In the wake of the decision handed down last month by the Supreme Court that the Federal Government has the constitutional authority to establish public insurance exchanges, thereby driving the final nail into the conservative arguments concerning the validity of the Affordable Health Care Act, the insurance industry immediately began an orgy of mergers. Economist and former Secretary of Labor Robert Reich had this to say:
“Now that insurers know the Affordable Care Act is here to stay, they’re merging like mad. Today Aetna announced it will spend $37 billion to buy rival Humana in a deal that will create the nation's second-largest health insurer. Yesterday, Centene announced a $6.3-billion deal to acquire Health Net. Blue Cross-Blue Shield carrier Anthem just made a $47-billion offer for giant insurer Cigna.
We’re rapidly on the way to having a handful of giant health insurers. The only difference between this outcome and a government-run single payer, such as Medicare for all, is that revenues will go into executive salaries, dividends, and advertising and marketing rather than into lower premiums and health care.
When will we learn?” (1)
It is a poignant question and one that should be troubling to every Progressive Democrat in America. When will we learn? The answer, as it pertains to the elites in this country, is that—like the Commanding Generals on the Western Front a century ago—they will never learn. But the question runs deeper, when will we—we the people—learn? Not since George W. ‘Ol Two-Cows’ Bush upon assuming the presidency dropped the anti-trust suit against Microsoft, a case that the government was incidentally winning, this government has not brought a significant anti-trust action. For nearly a generation there has been a veritable orgy of mergers and acquisitions as the banks, the oil companies, the pharmaceuticals and other major players have merged and joined forces in an erstwhile effort to further concentrate economic and political power. Now, with the ACA firmly in place the major players in the Health Insurance industry are wasting no time in going about the business of strangling competition.The consequences cannot be good, for the concentrations of economic power into fewer hands, and the concentrations of the political power that follows will mean that the long anticipated benefits resulting from the creation of public insurance exchanges as well as the requirement that all participate in the system will be strangled at birth by the attempts of the industry to further eliminate competition. Whatever ‘savings’ anticipated by the Act will soon be undone as the industry morphs into a cartel with less than a handful of companies commanding the markets.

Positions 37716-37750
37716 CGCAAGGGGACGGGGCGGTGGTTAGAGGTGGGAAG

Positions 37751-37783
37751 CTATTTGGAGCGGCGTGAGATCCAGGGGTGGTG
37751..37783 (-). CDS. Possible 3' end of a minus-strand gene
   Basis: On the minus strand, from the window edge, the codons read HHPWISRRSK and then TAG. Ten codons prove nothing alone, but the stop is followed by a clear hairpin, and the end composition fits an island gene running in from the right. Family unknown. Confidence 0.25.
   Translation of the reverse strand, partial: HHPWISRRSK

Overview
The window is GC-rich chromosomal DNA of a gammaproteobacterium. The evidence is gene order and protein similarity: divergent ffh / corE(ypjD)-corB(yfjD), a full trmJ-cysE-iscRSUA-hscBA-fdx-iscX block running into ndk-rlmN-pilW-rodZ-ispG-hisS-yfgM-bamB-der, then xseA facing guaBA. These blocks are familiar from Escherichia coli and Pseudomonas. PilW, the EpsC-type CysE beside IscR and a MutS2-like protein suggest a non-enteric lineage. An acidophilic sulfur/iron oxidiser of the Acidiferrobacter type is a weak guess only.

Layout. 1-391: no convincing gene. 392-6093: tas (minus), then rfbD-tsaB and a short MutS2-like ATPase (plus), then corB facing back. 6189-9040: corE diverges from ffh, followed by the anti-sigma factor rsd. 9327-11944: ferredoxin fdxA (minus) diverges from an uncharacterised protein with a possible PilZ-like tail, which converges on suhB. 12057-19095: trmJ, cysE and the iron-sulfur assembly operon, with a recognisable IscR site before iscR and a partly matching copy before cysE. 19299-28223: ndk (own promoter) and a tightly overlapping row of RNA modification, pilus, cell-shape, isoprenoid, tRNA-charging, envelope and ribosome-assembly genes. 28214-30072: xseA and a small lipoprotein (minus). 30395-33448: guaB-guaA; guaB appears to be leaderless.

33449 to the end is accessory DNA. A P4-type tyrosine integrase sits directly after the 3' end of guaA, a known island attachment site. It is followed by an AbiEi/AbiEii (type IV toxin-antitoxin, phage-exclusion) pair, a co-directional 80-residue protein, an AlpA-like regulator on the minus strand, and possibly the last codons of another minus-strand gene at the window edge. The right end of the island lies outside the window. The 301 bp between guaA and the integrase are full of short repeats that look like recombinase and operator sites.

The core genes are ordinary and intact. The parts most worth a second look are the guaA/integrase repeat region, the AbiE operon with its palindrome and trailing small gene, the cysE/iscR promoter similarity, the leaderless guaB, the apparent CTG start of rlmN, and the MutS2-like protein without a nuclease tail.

Economists have long recognized that the behavior of Capital is to concentrate itself into fewer and fewer hands. Economist John Kenneth Galbraith once observed that however the capitalist lauds competition, the fact is that he hates competition and will do whatever it takes to rid himself of it. The classic example of this, dating back to the nineteenth century heyday of the modern capitalist experiment, was the railroads. Financiers like Gould and Fiske would buy up railroads, like the old Erie Railroad, not to invest in them and improve them, but to close them down and eliminate the competitor. Similarly, General Motors famously bought the old trolley companies in Los Angeles in order to close them and render the population dependent on the automobile. Surveying the American experience Professor Galbraith observed that when confronted with competition the Capitalist will soon scurry for cover, seeking government protections by way of tariff restrictions, favor by way of government contracts, and the manipulation of the marketplace by the elimination of competition by way of restricting or eliminating government oversight and regulations.